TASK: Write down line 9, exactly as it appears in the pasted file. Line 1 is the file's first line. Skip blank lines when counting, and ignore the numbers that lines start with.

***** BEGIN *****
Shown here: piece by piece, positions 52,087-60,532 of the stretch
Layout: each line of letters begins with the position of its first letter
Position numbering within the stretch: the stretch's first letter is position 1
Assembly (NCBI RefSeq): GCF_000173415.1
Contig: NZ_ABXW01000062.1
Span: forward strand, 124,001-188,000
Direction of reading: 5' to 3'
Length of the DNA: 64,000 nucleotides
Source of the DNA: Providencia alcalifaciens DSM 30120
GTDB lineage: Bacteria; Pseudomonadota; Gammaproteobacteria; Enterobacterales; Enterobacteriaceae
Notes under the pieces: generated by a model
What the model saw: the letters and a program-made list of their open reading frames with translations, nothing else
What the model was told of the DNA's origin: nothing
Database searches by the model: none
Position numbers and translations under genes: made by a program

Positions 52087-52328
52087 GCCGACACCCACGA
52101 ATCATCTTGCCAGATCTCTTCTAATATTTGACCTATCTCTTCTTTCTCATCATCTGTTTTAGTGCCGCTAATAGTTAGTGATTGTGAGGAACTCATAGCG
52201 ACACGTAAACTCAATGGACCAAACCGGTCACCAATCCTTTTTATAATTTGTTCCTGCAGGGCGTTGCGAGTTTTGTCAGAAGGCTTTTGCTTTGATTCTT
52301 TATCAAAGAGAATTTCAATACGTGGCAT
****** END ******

Source of the DNA: Providencia alcalifaciens DSM 30120